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Carolyn Kaufman

The Undergraduate Student Government approved Tulane University Medical Services’ reserve budget request for $150,330 to purchase a new ambulance.

TEMS director of operations Cody Foster said that in the process of acquiring funding for the ambulance, members of TEMS contacted the Loyola Student Government Association, asking to discuss the possibility of a contribution from the Loyola SGA. Foster said TEMS received no response from the students and were instead immediately referred to the Loyola SGA director, who contacted TEMS Medical Director James Farrow.

Foster said Farrow has been working with Loyola staff members to discuss Loyola’s financial support of TEMS.

Loyola currently contributes $6,000 per year for the operating budget, and TEMS receives the rest of its funding from the student health center. The annual budget for operations is $38,000. Since all TEMS services are free, students and other users saved an estimated $378,126 in 2011.

TEMS Director Bijan Rizi said Loyola students made up approximately 18 percent of its total calls in 2011-12.

“We figured since they’re using 18 percent of the calls, then contributing around 18 percent for the ambulance would be fair,” Rizi said. “We know that USG is putting pressure on us as to why Loyola isn’t giving us money, but it really is out of our hands, as much as we’d like to do something about it.”

USG Vice President of Finance J.P. Gooderham said USG decided to allot the full $150,330 to TEMS, even though members of both organizations believed that Loyola should have covered a portion of the cost. Gooderham said this decision was partly due to the fact that USG is aware of conversations between President Scott Cowen and Loyola President Kevin Wildes aimed at adjusting funding for a variety of services shared by the universities, including TEMS.

“The debate in the finance committee was we all know Loyola is using a substantial portion of TEMS’ resources, and we feel like they should be pitching in more than they currently are,” Gooderham said. “So do we give [TEMS] some of the money and then say Loyola should pay the rest of it? At this point, there is a lot of stuff happening way above us determining how these divisive issues are going to be resolved. It’s not TEMS’ fault in this situation, so this was really the time for us to just pay for the ambulance.”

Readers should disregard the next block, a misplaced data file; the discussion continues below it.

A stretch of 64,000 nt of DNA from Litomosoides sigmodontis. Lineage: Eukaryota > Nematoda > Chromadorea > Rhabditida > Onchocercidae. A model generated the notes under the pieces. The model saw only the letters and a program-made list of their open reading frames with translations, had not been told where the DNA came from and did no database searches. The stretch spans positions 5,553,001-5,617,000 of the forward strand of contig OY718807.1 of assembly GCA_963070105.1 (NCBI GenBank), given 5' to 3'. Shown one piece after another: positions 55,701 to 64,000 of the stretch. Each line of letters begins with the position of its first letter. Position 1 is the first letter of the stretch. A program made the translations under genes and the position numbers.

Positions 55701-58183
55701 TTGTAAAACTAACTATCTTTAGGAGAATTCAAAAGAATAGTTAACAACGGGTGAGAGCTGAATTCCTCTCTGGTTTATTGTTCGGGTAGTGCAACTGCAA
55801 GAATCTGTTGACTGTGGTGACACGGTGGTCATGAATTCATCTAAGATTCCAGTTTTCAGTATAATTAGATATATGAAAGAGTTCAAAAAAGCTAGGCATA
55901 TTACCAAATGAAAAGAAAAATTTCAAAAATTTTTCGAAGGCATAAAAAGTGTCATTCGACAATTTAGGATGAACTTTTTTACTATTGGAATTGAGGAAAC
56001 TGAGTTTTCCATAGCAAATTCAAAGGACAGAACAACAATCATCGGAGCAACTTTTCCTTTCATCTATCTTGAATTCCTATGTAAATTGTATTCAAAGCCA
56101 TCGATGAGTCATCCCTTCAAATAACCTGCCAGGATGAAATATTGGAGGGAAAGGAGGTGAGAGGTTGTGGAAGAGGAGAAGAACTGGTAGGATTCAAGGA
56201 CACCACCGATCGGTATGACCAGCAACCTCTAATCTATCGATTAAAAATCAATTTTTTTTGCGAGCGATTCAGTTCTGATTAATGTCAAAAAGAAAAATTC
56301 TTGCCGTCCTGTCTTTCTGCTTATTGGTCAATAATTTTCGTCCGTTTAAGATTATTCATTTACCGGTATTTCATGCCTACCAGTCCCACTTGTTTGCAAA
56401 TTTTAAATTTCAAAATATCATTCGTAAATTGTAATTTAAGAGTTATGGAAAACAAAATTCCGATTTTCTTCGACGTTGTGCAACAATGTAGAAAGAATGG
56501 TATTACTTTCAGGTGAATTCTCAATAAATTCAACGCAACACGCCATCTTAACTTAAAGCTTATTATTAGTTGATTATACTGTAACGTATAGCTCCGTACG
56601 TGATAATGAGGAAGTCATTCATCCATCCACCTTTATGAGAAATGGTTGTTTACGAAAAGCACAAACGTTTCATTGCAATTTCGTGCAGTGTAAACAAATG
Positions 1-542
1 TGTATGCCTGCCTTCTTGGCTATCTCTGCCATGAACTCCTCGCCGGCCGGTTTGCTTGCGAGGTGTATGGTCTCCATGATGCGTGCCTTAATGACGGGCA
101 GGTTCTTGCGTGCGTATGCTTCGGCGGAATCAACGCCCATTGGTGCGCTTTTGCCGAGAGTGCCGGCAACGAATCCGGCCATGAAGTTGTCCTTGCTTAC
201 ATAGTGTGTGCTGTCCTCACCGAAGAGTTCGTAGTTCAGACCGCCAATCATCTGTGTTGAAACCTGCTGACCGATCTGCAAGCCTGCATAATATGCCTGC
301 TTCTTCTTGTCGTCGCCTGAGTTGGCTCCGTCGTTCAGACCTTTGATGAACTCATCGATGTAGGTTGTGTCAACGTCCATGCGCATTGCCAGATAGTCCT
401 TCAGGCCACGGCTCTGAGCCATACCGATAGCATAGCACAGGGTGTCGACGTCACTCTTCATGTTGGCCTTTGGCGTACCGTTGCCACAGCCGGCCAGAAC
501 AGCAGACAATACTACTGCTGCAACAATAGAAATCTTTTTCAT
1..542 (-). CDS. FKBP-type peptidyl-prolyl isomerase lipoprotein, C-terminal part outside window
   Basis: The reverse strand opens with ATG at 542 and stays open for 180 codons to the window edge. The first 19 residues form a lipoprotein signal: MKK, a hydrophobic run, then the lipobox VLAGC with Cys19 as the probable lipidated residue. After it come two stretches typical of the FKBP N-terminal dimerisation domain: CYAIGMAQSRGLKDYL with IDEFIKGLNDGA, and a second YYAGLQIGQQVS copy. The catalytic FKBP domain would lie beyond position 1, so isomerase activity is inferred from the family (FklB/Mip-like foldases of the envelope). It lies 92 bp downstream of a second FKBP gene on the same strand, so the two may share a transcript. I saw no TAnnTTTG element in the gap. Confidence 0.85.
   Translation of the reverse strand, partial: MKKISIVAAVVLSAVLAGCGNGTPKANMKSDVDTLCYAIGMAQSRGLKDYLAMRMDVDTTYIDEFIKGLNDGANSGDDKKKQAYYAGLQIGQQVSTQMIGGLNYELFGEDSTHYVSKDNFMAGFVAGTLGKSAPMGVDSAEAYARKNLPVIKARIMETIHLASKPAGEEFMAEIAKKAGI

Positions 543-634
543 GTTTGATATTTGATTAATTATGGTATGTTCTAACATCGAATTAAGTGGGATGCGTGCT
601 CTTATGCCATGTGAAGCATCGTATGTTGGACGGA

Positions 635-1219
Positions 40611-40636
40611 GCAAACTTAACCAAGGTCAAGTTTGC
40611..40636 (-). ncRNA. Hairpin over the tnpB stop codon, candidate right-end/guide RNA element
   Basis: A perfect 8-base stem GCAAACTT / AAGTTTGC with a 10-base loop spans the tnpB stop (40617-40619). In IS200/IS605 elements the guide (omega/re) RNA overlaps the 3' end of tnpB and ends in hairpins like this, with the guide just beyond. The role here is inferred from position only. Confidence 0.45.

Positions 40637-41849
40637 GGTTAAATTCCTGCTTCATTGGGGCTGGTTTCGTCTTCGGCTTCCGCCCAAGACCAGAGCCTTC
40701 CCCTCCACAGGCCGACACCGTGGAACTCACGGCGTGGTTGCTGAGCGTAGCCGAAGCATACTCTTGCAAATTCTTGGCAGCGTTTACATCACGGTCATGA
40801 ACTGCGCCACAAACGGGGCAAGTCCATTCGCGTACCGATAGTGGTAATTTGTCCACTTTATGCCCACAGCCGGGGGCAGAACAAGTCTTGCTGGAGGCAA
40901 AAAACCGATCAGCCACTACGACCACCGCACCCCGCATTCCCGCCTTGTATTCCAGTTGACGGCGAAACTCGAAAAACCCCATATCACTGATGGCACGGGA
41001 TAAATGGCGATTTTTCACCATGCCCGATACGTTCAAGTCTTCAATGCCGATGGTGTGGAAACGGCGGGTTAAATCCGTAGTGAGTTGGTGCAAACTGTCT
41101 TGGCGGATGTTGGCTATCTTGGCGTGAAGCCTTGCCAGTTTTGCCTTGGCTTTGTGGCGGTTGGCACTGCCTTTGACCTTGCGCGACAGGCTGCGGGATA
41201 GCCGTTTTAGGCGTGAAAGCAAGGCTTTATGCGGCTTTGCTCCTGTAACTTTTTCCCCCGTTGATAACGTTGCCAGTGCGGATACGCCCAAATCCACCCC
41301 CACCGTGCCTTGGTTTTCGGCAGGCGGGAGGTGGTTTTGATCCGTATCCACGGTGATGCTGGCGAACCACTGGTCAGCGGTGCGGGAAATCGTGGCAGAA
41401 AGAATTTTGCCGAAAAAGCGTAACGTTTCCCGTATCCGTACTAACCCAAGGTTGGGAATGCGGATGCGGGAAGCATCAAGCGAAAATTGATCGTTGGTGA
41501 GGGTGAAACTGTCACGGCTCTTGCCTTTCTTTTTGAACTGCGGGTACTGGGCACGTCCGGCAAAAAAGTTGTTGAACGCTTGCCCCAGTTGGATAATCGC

Foster said TEMS expressed urgency for the approval of the request because it hopes to have the ambulance up and running by September, the busiest month of the year in terms of TEMS call volume. TEMS is now waiting for the Office of Purchasing to give it final approval before the organization contacts the vendor, who will then prepare the ambulance. This process takes about three months. Once it is ready, TEMS members will drive it from Texas and prepare it for legal operation in New Orleans.

Foster said TEMS’ initially planned to replace its oldest unit with the new ambulance. After speaking with the university and New Orleans Emergency Medical Services and considering the substantial increase in call volume this year, TEMS decided to keep the oldest ambulance for training sessions and to use as a tertiary unit when the other two ambulances are out on calls.

“A handful of times this year, we have had to activate New Orleans EMS because both of our ambulances were in use when we got a call,” Foster said. “Ultimately, our goal is to go to any student that needs us, and if we can’t go because we’re on a different call, then we’re not doing our job. [The ambulence] is essentially going to allow us to go to every call we get.”

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